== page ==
Population access to improved water sources (rural) and health sector involvement in drinkingwater quality policy-making, by country grouping[1]

Responsibility for preventive policy and infrastructural measures, and enforcing the compliance of various actors, lies with the environment or social planning sectors and – beyond them – with those responsible for setting priorities for the national agenda and investment. A subsidiary but crucial point is the need for integrated, cross-departmental intersectoral action. Within this proactive policy framework, the role of the health sector, together with the necessary resources and expertise for it to discharge its responsibilities successfully, becomes even more important. The perspective and experience of the health professions must be included whenever intersectoral policies on water and sanitation are developed, and subsequently they must be able to track and influence the implementation of those policies. This includes the setting of water quality standards and safety plans which adapt WHO guidelines to country-specific circumstances and monitoring of the health gains from their implementation. The health sector also has to build or maintain expertise in evaluating the underlying causes of outbreaks, and be able to implement harmonized methods of surveillance and reporting of waterborne diseases. Finally, health professionals, both generalists and specialists, are in the best position to influence personal hygiene behaviour, thus raising awareness of the determinants of water-related health and generating demands for solutions.[1]

Equity considerations

All country groupings reported limited consideration of vulnerable or underprivileged population groups, including children and rural populations, in water and sanitation policies, perhaps because water and sanitation are seen as universal goods as opposed to targeted measures. Countries with advanced infrastructures may aim to secure equal universal access to water and sanitation. Given the considerable differences in urban and rural access to improved water sources, and the health risks associated with small water supplies and local wells or boreholes in rural areas, it may still be important to combine the universal approach with targeted action programmes. For example, the EurG-C countries have a relatively low score regarding specific action aimed at the population at risk in areas where the quality of drinking-water is poor (Fig. 11). This issue can easily slip “out of sight, out of mind” so (as has been pointed out many times) it is essential to maintain accurate monitoring of population coverage by water and sanitation services. Such statistics help to prevent this issue slipping off the policy agenda.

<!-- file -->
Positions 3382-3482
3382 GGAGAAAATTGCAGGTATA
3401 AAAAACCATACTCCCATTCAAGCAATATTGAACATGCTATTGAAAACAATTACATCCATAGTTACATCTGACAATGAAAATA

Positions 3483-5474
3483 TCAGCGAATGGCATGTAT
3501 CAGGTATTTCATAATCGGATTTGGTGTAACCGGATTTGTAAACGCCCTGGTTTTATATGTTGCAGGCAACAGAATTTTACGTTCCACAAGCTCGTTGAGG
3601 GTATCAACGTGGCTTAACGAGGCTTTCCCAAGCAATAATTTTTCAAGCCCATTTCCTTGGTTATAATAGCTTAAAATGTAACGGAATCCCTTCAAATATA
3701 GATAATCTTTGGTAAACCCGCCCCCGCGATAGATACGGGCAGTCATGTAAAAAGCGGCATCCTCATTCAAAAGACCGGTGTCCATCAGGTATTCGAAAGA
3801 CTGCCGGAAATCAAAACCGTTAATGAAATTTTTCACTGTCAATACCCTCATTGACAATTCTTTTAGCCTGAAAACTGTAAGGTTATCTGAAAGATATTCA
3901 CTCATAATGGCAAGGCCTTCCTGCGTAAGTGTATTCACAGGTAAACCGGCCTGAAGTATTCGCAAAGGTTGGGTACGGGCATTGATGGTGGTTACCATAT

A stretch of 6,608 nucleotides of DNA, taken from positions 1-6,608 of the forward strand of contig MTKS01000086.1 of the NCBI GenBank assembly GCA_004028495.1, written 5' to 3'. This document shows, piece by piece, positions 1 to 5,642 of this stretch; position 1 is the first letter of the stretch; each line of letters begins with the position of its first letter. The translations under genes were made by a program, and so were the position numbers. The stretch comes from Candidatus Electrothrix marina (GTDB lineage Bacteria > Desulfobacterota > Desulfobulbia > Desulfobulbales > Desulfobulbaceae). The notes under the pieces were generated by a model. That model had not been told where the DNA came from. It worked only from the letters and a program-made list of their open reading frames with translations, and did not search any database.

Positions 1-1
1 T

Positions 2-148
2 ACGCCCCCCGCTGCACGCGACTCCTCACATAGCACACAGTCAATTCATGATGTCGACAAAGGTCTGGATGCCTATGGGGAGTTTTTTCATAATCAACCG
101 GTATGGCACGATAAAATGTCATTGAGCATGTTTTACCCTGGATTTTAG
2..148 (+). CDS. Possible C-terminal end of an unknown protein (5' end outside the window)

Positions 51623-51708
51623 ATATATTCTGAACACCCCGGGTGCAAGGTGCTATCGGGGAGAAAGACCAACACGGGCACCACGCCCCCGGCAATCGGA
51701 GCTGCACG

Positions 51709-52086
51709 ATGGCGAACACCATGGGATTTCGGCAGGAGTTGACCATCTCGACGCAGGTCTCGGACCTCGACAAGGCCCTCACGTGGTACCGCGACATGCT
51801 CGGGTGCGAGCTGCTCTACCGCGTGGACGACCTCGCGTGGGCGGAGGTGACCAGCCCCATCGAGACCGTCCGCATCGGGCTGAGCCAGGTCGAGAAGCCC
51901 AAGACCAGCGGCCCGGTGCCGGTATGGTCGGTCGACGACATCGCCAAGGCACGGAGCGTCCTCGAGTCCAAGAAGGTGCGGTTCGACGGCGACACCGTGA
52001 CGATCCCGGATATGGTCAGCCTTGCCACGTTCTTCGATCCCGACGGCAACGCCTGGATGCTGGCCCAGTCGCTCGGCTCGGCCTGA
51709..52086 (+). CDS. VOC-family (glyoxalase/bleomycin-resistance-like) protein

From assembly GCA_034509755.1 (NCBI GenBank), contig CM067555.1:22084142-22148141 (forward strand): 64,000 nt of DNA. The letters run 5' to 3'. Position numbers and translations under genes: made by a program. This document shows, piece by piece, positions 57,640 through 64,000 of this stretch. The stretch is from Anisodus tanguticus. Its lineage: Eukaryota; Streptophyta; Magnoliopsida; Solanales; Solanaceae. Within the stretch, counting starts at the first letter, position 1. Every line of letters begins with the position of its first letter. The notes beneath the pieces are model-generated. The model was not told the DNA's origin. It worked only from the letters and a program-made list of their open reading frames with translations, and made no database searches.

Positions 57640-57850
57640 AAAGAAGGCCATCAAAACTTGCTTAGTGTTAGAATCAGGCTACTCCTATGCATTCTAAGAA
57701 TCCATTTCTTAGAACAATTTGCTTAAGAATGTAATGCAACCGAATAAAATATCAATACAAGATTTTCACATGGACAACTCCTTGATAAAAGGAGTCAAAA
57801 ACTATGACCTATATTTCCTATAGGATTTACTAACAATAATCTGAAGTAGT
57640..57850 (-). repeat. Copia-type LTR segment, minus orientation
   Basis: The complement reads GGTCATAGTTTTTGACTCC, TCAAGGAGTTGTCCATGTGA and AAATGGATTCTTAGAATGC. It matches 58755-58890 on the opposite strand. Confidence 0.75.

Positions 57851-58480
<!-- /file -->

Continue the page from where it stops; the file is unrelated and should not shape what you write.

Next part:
Children’s health, and ensuring their safe water environment, is relatively low on the policy agenda: only half of the countries in the EurG-C grouping reported consideration of children in water quality policy, even fewer in the other countries. Action dedicated to education in personal hygiene and promoting hygienic behaviour in schools and kindergartens was reported by the EurG-B, EurG-C and EurG-D groupings and, to a much less extent (20%), in EurG-A countries.[1]

Transparency and communication

Providing people with information on water quality in a readily accessible and understandable format allows them to make informed decisions regarding their health, lifestyle choices and risk avoidance, among other factors. It can mobilize public opinion and inform polluters and governments of the scale of a problem and what the public expect them to do about it.

Even though it is clearly stated in the Directives on bathing water (2006/7/EC, article 12) and on drinking-water quality (98/83/EC, article 13) that up-to-date information on water quality must be available for consumers, the EurG-A countries score poorly in particular as regards drinkingwater quality. It may not be easy to extract easily understandable yet accurate information from the vast amount of data on compliance with drinking-water parameters and standards, despite intensive monitoring. Nevertheless, it must be done. Similar challenges are routinely encountered and surmounted by professional communicators in other fields.